Mom Com Comeback


Five years of infertility.

24 hours of back labor.

Endless months of post-post-post-partum depression — twice!

I had no choice. I had to create my own brand of comedy to maintain what little was left of my pre-baby sanity! I called it “Mom-Com,” and it started with a cartoon called “The Art of Motherhood,” which led to a stand-up “Momedy” act, which led to stress relief seminars called “Moms Comedy Workshop.”

But it all started with MetroKids.

It was 1990, long ago and far away, before the Internet, before the rise of mommy blogs and before the spread of mommy culture. Few people talked openly about post-partum depression, so those of us whose case of “baby blues” dragged on way past its expiration date tended to keep it to ourselves. I started a journal, and because I was an illustrator, my journal included doodles and thought bubbles that expressed my anxieties, frustrations and feelings of being overwhelmed at being a new mom. 

This outlet gave me some relief, but it wasn’t enough. I wanted to share my feelings with the other moms in play group to see if they felt the same way, to know I wasn’t alone or really crazy. But talking about it out loud was different than journaling. What if my friends thought I really was a bad mom for feeling the way that I did? What if they didn’t feel the same?  

I started to play around with my doodled ideas until I took the frustrations they portrayed and flipped them on their head by creating funny solutions to those not-so-funny problems. I took control of my feelings of incompetence and mastered them by creating humor out of frustration. I felt empowered.

Then and only then was I ready to share my feelings with my friends without fearing their judgment. I shared. They laughed. It opened the floodgates, and soon we were all talking about how overwhelmed we felt, how some days we felt like terrible moms, how occasionally we even resented our children or wished for just five minutes to ourselves!

Heartened by the experience, I took my doodles and polished them up. I sent them off to greeting-card companies with the thought that if moms could just share these humorous versions of our crazy lives with each other, then, well, we wouldn’t feel so guilty, so fearful, so alone. What happened? I got the nicest rejection letters! They all said that my drawings did not make good greeting cards since they didn’t say “Happy Birthday” or “Congratulations on Your Retirement,” but many of the writers said how funny the doodles were and that they related to them because they were moms themselves. I decided to focus on the silver lining — art directors thought my drawings were funny! Buoyed by that thought, I found the courage to call the publisher of a new parenting paper I had discovered called MetroKids.

When I spoke to the magazine’s owner, Nancy Lisagor, I told her that I noticed MetroKids had no “funny pages,” and it just so happened that I could solve that problem for her. When she asked me if I had any samples to show her, I looked down at the pile of 10 rejected greeting-card designs and said, “Of course!” The rest is MetroKids history.

For 14 years my cartoon “The Art of Motherhood” appeared monthly in MetroKids. It featured the wackier side of motherhood and at the same time chronicled my life as a mom. When my kids were in middle and high school, I realized that I was running out of personal material for MetroKids’ readers. I retired my pen and moved on to other things.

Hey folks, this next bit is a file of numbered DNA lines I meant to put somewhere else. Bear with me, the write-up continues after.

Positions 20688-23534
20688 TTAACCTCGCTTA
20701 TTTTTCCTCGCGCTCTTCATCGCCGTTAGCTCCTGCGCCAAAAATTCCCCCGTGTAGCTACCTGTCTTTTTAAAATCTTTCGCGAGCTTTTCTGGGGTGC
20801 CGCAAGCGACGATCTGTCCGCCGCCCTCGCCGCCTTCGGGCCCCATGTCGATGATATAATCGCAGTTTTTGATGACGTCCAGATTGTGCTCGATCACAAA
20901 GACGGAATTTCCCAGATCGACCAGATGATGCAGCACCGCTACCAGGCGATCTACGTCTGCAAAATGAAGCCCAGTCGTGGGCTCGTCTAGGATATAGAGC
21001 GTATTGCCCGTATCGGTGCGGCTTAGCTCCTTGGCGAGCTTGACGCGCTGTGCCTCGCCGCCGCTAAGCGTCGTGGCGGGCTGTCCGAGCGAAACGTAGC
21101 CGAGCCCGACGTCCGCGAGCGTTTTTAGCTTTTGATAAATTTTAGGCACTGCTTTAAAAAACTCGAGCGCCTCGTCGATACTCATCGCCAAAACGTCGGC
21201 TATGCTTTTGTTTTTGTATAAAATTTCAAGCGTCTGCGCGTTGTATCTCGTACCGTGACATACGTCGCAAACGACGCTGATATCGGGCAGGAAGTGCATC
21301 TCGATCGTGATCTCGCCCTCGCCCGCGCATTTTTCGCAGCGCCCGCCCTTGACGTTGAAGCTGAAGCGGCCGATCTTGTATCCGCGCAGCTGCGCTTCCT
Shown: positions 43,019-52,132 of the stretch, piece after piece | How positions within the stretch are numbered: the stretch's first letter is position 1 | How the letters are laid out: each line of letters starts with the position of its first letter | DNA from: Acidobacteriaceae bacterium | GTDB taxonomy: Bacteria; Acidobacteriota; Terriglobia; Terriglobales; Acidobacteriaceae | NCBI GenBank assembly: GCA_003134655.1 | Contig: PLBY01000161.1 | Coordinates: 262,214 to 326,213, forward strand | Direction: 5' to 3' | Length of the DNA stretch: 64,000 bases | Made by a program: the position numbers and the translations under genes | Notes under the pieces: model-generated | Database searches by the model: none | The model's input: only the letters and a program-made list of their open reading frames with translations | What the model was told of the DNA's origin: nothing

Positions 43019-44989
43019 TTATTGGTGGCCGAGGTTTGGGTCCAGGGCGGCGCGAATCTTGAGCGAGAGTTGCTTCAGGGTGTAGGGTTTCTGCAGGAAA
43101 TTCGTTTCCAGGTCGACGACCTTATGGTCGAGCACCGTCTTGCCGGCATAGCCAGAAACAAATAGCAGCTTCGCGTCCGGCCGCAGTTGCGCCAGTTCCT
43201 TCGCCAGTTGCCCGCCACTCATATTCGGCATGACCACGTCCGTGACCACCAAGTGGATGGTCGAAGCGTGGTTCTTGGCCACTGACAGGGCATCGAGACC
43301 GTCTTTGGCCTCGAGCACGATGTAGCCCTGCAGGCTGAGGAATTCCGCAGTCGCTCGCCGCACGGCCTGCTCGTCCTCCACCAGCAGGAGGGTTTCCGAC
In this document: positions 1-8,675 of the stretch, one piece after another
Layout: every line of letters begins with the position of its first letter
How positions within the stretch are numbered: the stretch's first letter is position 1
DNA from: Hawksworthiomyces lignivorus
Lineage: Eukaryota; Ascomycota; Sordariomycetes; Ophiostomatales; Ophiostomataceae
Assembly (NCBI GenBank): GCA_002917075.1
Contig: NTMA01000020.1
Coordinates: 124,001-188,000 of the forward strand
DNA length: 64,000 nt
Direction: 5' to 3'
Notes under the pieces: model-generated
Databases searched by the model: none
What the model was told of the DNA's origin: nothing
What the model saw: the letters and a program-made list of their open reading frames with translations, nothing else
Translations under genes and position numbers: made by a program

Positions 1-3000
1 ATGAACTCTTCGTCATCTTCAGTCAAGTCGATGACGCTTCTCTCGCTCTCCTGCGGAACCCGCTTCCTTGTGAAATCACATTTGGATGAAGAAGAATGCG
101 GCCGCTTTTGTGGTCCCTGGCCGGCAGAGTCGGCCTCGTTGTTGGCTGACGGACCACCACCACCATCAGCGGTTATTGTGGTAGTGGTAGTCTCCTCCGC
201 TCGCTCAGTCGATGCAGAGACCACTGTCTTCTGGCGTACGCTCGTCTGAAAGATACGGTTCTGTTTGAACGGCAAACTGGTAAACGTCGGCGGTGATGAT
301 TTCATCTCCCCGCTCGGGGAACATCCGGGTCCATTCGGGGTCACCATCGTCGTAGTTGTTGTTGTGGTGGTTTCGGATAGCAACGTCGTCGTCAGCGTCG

For a short time, I took my cartoons live with a stand-up “Momedy” act. Although I loved the immediate feedback, the process involved too much throwing up — on my part as well as the audience’s! So I took the same material and transformed it into a stress-relief workshop called “Moms Comedy Workshop”. It showed moms how to turn their own frustrations into funnies to relieve the natural stress of parenting.

Then, in my 40s, I got braces and went back to school, some say in a vain attempt to recapture my youth, but I say it was to straighten my teeth and get a degree in psychology to become a career counselor.

My cartoons had been included in four humor anthologies, so I knew that they would live on between the pages of books. I didn’t expect to see them see them published again, but I watched as the view of motherhood changed with the cultural shifts of the passing decades. Suddenly, moms were cool. They had a voice and a vibe, they were a tribe and advertisers wanted their dollars. There was a market for moms that had sprung up after I had laid my pen down. The culture was different, but the young mothers I knew had the same fears and anxieties I had experienced and written about in “The Art of Motherhood.” The experiences of motherhood, it seems, are evergreen.

Cue the adult coloring book craze. As I noticed the excitement about using coloring for stress relief, it occurred to me that my cartoons, which functioned as stress relief for myself when I created them and for my readers who laughed at them, would actually be perfect for a coloring book.

I dug up my original artwork, found a publisher who was as excited about the idea as I was and “Mom’s Comedy Coloring Book” was born! I wanted to make my coloring book different than what was already out there, so it combines the relaxation of coloring with the dopamine rush from laughter, along with delivering a shot of adrenaline as you create your own cartoons, too. It’s like sipping Chardonnay while doing shots of espresso! And how did it all start? With MetroKids!

Margie Cherry is a career counselor who lives in the Philadelphia area. Find out more and order her coloring book at


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